mvn clean dependency:copy-dependencies package


If this were to be executed, the clean phase will first be executed (meaning it will run all preceeding phases,
plus the clean phase itself), and then the dependency:copy-dependencies goal, before finally executing the
package phase (and all its preceeding build phases).

Moreover, if a goal is bound to one or more build phases, that goal will be called in all those phases.

Furthermore, a build phase can also have zero or more goals bound to it. If a build phase has no goals bound to it,
that build phase will not execute. But if it has one or more goals bound to it, it will execute all those goals
(_Note: as of maven-2.0.5, multiple goals bound to a phase are executed in the same order as they are declared in the
POM_).

Setting up your Project to Use the Build Lifecycle

The build lifecycle is simple enough to use, but when you are constructing a Maven build for a project, how do you go
about assigning tasks to each of those build phases?

Packaging

The first, and most common way, is to set the packaging for your project. Some of the valid packaging
values are jar, war, ear, and pom. If no packaging value have been specified, it will default
to jar.

Each packaging contains a list of goals to bind to a particular phase. For example, a JAR will bind the following build
phases to the default lifecycle.

process-resources

resources:resources

compile

compiler:compile

process-test-resources

resources:testResources

test-compile

compiler:testCompile

test

surefire:test

package

jar:jar

install

install:install

deploy

deploy:deploy

This is an almost standard set of bindings; however, some packages handle them differently. For example, a project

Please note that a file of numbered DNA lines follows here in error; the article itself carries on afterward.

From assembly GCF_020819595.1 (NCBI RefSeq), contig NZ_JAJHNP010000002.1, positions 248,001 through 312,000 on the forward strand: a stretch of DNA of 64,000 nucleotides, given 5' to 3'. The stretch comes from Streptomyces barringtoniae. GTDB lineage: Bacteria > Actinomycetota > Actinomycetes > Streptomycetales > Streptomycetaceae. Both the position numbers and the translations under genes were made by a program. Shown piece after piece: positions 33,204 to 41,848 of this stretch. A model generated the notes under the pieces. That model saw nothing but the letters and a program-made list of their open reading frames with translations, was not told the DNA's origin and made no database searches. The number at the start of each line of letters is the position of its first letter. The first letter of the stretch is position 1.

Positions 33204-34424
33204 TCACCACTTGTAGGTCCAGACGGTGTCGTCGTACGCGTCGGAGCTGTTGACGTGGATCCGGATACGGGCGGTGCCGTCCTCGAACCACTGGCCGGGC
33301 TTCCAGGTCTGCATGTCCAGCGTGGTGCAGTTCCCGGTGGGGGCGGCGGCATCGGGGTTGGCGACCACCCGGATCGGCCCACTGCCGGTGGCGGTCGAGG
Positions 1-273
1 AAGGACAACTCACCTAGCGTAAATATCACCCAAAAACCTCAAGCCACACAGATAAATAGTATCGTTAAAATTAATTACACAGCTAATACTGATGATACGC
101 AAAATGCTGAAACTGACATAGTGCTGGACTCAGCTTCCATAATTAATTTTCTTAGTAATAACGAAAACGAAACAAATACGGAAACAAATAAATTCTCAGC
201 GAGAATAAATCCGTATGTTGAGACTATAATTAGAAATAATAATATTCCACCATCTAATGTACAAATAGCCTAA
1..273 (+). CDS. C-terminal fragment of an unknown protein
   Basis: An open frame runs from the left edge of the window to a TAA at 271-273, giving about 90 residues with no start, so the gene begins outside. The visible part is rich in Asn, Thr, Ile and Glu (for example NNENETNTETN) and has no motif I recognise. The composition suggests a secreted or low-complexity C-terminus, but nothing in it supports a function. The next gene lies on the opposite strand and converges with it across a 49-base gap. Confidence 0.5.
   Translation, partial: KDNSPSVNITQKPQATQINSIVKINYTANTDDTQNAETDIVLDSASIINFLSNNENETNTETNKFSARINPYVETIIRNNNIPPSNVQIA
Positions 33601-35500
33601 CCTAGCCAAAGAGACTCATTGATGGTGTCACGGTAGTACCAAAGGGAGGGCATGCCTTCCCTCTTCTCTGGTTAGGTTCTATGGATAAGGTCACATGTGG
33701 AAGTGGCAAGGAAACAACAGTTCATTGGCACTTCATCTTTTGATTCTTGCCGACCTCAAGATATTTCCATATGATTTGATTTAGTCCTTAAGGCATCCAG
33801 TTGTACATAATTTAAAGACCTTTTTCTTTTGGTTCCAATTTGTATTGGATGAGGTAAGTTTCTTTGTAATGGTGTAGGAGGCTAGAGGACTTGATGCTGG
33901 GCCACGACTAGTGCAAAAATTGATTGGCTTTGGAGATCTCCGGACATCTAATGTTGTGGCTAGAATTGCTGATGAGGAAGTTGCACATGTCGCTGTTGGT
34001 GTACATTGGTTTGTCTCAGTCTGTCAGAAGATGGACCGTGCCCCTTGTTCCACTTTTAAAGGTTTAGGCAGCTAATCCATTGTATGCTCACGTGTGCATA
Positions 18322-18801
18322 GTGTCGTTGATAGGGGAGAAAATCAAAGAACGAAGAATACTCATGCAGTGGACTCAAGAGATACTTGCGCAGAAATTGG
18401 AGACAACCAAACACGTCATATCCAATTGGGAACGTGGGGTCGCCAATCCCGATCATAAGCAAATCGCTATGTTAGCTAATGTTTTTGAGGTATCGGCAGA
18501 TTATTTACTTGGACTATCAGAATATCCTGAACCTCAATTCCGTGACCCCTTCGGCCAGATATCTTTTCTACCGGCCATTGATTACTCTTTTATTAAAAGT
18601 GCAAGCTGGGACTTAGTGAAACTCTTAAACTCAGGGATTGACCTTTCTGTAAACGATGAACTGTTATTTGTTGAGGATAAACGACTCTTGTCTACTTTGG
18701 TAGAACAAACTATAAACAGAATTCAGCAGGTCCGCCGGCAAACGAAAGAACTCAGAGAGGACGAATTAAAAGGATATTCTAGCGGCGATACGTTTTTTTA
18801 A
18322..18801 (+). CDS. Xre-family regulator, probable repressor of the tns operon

that is purely metadata (packaging value is pom) only binds the install and deploy phases (for a
complete list of build-phase-to-goal binding of some of the {{packaging}}s, refer to the
Lifecycle Reference).

Note that for some packaging types to be available, you may also need to include a particular plugin in your
build section of your POM (as described in the next section). One example of a plugin that requires this is the
Plexus plugin, which provides a plexus-application and plexus-service packaging.

Plugins

The second way to add goals to phases is to configure plugins in your project. Plugins are artifacts that provides
goals to Maven. Furthermore, a plugin may have one or more goals wherein each goal represents a capability of that
plugin. For example, the maven-compiler-plugin has two goals: compile and testCompile. The former
compiles the source code of your main code, while the latter compiles the source code of your test codes.

As you will see in the later sections, plugins contain information that indicate which lifecycle phase to bind each
goal to. Note that adding the plugin on its own is not enough information - you must also specify the goals you want
run as part of your build.

The goals that are configured will be added to the goals already bound to the lifecycle from the packaging selected.
If more than one goal is bound to a particular phase, the order used is that those from the packaging are executed
first, followed by those configured in the POM. Note that you can use the executions element to gain more
control over the order of particular goals.

For example, the Modello plugin always binds modello:java to the generate-sources phase (Note: the
modello:java goal generates java source codes). So to use the Modello plugin and have it generate sources from
a model and incorporate that into the build, you would add the following to your POM in the plugins section of
build:

pom.xml


You might be wondering why that executions element is there. That is so that you can run the same goal multiple times
with different configuration if needed. Separate executions can also be given an ID so that during inheritence or the
application of profiles you can control whether goal configuration is merged or turned into an additional execution.

When multiple executions are given that match a particular phase, they are executed in the order specified in the POM,
with inherited executions running first.

Now, in the case of modello:java, it only makes sense in the generate-sources phase. But some goals can be
used in more than one phase, and there may not be a sensible default. For those, you can specify the phase yourself.